Vox Populi, Vox Dei

On the same night that Barack Obama became the definitive Democratic nominee and furthered his journey by taking the next step to becoming the president of hope for all US Americans, I too made a bold move that finally gave the people what they wanted.  Yes, dear readers, it is true that since late April, I have become somewhat of a recluse and have not made any public appearances at a baseball stadium near you.  This decision had nothing to do with those endearing fans who have urged me to come back into the light and everything to do with the fear mongering Cub fans and subsequent paparazzi that have simply been unable to leave me alone.  After my shotgun rise to fame, the careening death of my humility and myriad run-ins with the high demands of fans and foes alike, I ultimately found myself spent — empty of emotion, void of volition, destitute of destiny.

But sometimes the voice of the people is so loud and so strong and so motivating that not even I can ignore it.

And so it came to me in the middle of the night — that thunderous roar of resurgence inspired by the people — that no longer would I allow myself, my fans, my chimeric offspring, nor any other US American or world-inhabiting life form to continue down the path of never-ending disappointment.  No.  It was time to get out.  It was time to go to The Joan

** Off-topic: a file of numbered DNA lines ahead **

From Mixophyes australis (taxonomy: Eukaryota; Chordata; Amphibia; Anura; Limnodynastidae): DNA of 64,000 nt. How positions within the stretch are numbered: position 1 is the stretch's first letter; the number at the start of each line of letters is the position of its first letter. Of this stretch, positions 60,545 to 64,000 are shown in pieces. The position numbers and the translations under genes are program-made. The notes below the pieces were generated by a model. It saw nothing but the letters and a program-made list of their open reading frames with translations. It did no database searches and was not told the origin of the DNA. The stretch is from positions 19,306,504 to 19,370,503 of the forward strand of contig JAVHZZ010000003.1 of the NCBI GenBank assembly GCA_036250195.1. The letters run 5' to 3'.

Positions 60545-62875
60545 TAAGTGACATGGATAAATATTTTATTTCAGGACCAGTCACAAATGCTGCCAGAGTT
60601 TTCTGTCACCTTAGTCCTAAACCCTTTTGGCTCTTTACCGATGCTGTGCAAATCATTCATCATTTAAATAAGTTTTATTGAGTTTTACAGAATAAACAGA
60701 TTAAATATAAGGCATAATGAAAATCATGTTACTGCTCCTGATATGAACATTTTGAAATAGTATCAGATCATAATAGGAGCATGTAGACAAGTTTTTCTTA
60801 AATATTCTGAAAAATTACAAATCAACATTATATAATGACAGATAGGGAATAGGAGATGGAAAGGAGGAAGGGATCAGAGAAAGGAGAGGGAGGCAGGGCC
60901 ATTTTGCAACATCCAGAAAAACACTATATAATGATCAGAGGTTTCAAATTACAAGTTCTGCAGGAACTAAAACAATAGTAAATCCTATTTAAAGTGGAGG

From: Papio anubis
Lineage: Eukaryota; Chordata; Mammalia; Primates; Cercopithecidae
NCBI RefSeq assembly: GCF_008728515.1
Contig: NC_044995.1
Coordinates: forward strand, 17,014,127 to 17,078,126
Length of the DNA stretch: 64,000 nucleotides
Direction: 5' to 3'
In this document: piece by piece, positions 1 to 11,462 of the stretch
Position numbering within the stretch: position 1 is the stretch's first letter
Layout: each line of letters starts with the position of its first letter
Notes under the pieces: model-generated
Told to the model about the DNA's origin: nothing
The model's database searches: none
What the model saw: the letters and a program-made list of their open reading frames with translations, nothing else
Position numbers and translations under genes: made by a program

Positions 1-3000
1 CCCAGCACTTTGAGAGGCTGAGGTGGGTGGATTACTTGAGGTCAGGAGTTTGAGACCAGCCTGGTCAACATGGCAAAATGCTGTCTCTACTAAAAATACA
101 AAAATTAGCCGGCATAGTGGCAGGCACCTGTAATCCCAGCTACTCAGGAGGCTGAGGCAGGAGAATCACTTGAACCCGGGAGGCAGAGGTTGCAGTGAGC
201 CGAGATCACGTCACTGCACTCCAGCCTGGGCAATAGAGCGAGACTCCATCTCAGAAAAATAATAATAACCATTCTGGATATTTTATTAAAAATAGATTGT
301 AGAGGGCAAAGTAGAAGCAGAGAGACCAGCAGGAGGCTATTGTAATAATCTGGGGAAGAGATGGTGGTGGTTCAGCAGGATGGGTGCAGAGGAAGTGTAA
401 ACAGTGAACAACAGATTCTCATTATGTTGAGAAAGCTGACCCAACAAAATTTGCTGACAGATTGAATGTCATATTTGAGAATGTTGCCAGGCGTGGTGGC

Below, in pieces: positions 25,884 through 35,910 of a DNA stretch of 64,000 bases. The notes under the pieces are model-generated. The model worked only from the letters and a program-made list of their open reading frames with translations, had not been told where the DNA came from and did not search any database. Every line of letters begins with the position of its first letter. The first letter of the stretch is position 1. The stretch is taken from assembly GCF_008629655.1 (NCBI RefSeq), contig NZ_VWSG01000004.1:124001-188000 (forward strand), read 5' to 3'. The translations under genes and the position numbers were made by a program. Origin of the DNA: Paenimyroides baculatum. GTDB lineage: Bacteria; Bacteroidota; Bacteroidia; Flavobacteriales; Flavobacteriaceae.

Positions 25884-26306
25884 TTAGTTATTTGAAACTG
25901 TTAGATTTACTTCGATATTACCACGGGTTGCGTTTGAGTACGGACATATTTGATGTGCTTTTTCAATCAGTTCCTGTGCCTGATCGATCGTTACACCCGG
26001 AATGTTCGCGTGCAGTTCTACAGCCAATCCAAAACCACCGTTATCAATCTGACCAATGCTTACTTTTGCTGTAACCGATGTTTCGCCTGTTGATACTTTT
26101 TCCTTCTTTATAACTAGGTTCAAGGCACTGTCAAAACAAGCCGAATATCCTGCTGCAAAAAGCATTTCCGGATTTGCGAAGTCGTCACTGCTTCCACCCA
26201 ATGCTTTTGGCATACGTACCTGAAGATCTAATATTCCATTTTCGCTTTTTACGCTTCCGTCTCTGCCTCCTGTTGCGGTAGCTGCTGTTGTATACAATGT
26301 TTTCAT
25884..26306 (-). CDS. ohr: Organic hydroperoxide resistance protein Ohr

The Royals were in town.  The Sox were standing atop the AL Central (still are).  And the people were ringing in my ears.

When I first stepped outside my Southside home I was pleasantly surprised to see that the paparazzi, hopeless that I would ever show my face in public again, were already gone.  I walked the few short blocks to the #8 Halsted bus stop at 29th & Halsted and to my delight, this is what I saw:

HPIM1167.JPG

What a beautiful sight to see no one around.  The coast was clear.  I could breathe easy.  Then the bus came.  Reality set in.  Chaos ensued.

HPIM1170.JPGHPIM1171.JPG

HPIM1174.JPG

HPIM1175.JPG

I barely made it out of there alive!  As soon as I stepped on the bus it started — the ambush of photographers, autograph seekers, ill-parented children.  Someone, somebody tipped them off to my arrival and I’m pretty sure it was my personal stylist, Miguel, who is, coincidentally, now dead.  I had nothing to do with his death (he was hit by the #62 Archer bus in a freak accident) but it’s obvious that he deserved it.   I’m lucky I survived on the #8 myself.

But I did.  And I was determined.

Unfortunately, it just wasn’t going to get any easier at the game.  A fog had set in over the city, eerily setting the stage for yet another blitzkrieg on my stardom, and not even Jermaine Dye (who is much more looming in person) could protect me from the evildoing Royals fans:

HPIM1205.JPG 
Yes, folks, Royals fans hate me too.  They hate me for my arrogance, righteousness, intelligence.  They hate me because I’m a Cardinals fan.  They hate me for my unending defamation of Don Denkinger, for my highly praised baseball-politico forum of RSBS and because I root for my neighborhood Sox.  But the main reason they hate me is ‘cuz I’m always right.

Duh.

And one Royals fan couldn’t stand to see me in my element — to see me make a graceful entrance to the section 110 box seats, greeted with fanfare and treated with respect.  No.  It made him turn blue and then it made him turn on me:

HPIM1209.JPGHPIM1208.JPG

HPIM1207.JPG

HPIM1211.JPG